Only Four Fee Free Days to Our National Parks in 2018

If you want to get into a National Park for free in 2018, you’ll need to put down these dates in your Outdoor Society calendar. Just announced by the National Park Service, the fee free days for 2018 have been released and the list is incredible disappointing. Offering just four fee free days for the new year, down from 10 in 2017, those on a tight budget that hope to see America’s best ideas in person will need to plan well. 

It looks like Secretary Ryan Zinke continues to use his power at the Department of Interior to restrict access to America’s National Parks, this time in the form of reduced fee free days for 2018. In 2018, visitors to National Parks will only have four days of free entry, down from the 10 fee free days in 2017. Combined with the threat of raised entrance fees at America’s most popular National Parks for the summer months, it appears as though the current administration is doing everything they can to limit people from visiting OUR Public Lands.

The National Parks are undervalued, underfunded and under attack.

The fee free days in 2018:

  • January 15th, for Martin Luther King Jr Day
  • April 21st, the first day of National Park Week
  • September 22nd, which is National Public Lands Day
  • November 11th, Veterans Day

Interestingly enough, on the National Park Service’s Fee Free Day page on the NPS website, there is an image of a large group of people in the park with a caption that reads, “Fee free days make National Parks accessible to more people.” Looks like their message doesn’t align with their list of days in 2018.

You could argue that the struggling National Park Service needs more revenue and that allowing more people in for free cuts into an already underfunded budget. However, the amount of revenue the parks lose from fee free days is minimal compared to the massive financial needs of the National Park units. The lost revenue is like a drop of water falling into the Grand Canyon. The National Parks are undervalued, underfunded and under attack. There is no other way to put it.

Hopefully, a solution for having more fee free days will happen. Maybe it will be allowing corporations to sponsor fee free days. Maybe it will be a Congress that fully funds the needs of our infrastructure, including our National Parks. Maybe it will be something else even better. Until then, we can only do out best to have our voices heard and support candidates and companies who support Public Lands.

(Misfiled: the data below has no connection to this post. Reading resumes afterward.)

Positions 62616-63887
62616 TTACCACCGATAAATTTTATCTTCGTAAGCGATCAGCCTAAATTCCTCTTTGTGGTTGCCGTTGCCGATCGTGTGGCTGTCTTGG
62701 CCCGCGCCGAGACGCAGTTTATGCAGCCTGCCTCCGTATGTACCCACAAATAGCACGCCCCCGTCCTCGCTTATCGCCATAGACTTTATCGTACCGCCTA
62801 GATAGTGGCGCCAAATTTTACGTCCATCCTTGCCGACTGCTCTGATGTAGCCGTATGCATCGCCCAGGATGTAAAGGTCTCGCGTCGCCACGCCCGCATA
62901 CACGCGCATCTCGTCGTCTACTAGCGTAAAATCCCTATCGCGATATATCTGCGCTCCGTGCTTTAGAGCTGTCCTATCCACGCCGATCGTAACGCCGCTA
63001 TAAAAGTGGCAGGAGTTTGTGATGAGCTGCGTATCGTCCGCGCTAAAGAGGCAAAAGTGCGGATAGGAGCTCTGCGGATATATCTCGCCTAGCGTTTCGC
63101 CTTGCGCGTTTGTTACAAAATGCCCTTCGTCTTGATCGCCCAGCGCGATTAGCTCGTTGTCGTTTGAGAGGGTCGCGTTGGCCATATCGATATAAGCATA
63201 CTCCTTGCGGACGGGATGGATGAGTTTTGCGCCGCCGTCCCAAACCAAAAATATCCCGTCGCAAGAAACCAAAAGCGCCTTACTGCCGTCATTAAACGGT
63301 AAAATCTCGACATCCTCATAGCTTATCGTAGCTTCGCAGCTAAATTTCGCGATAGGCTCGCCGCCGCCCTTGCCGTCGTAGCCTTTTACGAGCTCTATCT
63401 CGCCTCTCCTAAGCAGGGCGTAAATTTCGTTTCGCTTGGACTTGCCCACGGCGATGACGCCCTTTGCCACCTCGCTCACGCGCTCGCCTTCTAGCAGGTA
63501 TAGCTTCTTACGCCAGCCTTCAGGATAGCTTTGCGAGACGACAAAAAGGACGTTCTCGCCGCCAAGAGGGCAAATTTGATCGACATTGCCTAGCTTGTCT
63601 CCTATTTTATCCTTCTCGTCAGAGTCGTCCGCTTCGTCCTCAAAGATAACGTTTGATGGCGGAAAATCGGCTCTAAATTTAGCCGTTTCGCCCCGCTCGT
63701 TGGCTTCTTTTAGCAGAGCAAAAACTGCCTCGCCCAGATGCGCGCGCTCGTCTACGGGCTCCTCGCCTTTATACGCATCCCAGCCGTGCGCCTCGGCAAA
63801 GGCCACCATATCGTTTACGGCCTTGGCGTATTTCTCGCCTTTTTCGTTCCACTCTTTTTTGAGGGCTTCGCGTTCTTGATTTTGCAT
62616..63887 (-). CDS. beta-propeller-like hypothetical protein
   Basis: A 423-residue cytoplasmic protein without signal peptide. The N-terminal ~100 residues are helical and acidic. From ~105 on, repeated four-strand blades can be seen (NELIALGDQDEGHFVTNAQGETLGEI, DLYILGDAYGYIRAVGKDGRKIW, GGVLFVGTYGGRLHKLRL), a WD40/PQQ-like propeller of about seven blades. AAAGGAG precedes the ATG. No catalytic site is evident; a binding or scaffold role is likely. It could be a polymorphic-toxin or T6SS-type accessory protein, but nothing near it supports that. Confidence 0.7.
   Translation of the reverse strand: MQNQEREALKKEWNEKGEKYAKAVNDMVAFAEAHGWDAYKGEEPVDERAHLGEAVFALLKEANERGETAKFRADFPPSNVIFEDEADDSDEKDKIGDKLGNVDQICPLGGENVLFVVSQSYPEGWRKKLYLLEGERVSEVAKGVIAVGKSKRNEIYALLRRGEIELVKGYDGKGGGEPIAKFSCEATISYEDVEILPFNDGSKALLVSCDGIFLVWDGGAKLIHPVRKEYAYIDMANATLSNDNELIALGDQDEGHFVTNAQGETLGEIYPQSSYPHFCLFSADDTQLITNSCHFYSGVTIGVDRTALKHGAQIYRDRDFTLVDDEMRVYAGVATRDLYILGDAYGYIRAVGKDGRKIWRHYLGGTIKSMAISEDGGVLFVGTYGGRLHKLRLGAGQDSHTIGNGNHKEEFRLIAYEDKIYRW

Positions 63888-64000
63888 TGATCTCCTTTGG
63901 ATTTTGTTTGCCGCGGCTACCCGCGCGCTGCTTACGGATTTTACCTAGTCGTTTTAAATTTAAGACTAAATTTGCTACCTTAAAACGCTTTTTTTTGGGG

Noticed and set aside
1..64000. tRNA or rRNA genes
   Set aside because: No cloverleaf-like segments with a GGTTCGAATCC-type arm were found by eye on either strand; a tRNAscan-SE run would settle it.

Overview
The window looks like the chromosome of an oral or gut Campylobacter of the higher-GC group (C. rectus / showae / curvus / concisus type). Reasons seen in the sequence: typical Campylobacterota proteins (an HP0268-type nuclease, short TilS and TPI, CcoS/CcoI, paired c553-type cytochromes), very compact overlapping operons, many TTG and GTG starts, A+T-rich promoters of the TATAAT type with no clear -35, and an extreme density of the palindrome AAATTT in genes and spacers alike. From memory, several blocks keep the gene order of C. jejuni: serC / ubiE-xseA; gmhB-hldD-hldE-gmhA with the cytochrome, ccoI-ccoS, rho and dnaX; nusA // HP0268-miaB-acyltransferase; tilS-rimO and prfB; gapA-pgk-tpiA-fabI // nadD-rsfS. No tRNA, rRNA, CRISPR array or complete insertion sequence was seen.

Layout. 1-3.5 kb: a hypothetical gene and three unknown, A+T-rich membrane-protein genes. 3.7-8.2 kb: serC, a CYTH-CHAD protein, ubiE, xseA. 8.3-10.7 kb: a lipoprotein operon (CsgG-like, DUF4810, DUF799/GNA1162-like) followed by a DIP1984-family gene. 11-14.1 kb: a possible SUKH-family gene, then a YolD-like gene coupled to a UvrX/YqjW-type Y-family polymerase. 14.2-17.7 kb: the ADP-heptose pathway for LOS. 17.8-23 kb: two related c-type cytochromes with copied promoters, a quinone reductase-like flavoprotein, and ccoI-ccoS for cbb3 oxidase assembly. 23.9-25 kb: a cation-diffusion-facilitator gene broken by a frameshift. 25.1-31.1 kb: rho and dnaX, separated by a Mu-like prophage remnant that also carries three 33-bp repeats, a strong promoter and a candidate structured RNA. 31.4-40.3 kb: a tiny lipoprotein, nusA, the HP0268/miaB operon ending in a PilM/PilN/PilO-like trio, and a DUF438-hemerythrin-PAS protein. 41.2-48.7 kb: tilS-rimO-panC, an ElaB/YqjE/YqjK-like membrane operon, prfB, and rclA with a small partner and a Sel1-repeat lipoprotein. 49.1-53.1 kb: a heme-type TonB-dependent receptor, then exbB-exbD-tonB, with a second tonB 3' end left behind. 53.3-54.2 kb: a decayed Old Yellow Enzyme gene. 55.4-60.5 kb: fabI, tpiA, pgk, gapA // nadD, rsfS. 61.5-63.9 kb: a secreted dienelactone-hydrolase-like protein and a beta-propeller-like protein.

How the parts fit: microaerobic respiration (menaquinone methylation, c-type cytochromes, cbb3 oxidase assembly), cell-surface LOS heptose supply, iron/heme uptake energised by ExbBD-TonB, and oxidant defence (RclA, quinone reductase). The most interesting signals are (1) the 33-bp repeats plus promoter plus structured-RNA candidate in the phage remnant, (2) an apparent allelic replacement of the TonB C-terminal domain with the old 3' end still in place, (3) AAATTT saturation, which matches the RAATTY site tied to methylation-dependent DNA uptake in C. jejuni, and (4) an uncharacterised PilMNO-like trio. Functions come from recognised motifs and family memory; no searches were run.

While this news of fewer fee free days and potential raised entry fees sucks a lot, those of us in the know for visiting our federally operated public lands have a great idea on how to get the most for your money when visiting America’s National Parks. Known as the America the Beautiful Pass, this $80 expense is one of the smartest purchase you can make. For the cost of a movie and popcorn for a family of four, you can have unlimited access to the very best outdoor destinations. We laid out seven reason why you should buy an America the Beautiful Pass in a previous post.

Known as the America the Beautiful Pass, this $80 expense is one of the smartest purchase you can make.

What Can You Do About The Lack of Fee Free Days?

Really, there is nothing we can do this year. However, to ensure that something like this does not occur in 2019, we need to contact Secretary Ryan Zinke at the Department of the Interior and tell him we deserve more than this. The National Parks are Public Land and we are in charge of them. If you need to, contact Zinke every day and let him know how disappointed you are with the lack of free days, the increased rate fees and the attack on Public Lands that he and President Trump are spearheading.

Here are a few ways you can contact the U.S. Department of the Interior and Secretary Zinke:

Mailing Address:
Department of the Interior
1849 C Street, N.W.
Washington DC 20240

Phone (with employee directory): (202) 208-3100

If that doesn’t work, you can always harass Secretary Zinke on Twitter.

 

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Published with love by THE OUTDOOR SOCIETY.

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By Doug and Mathias on the Olympic Peninsula, Washington State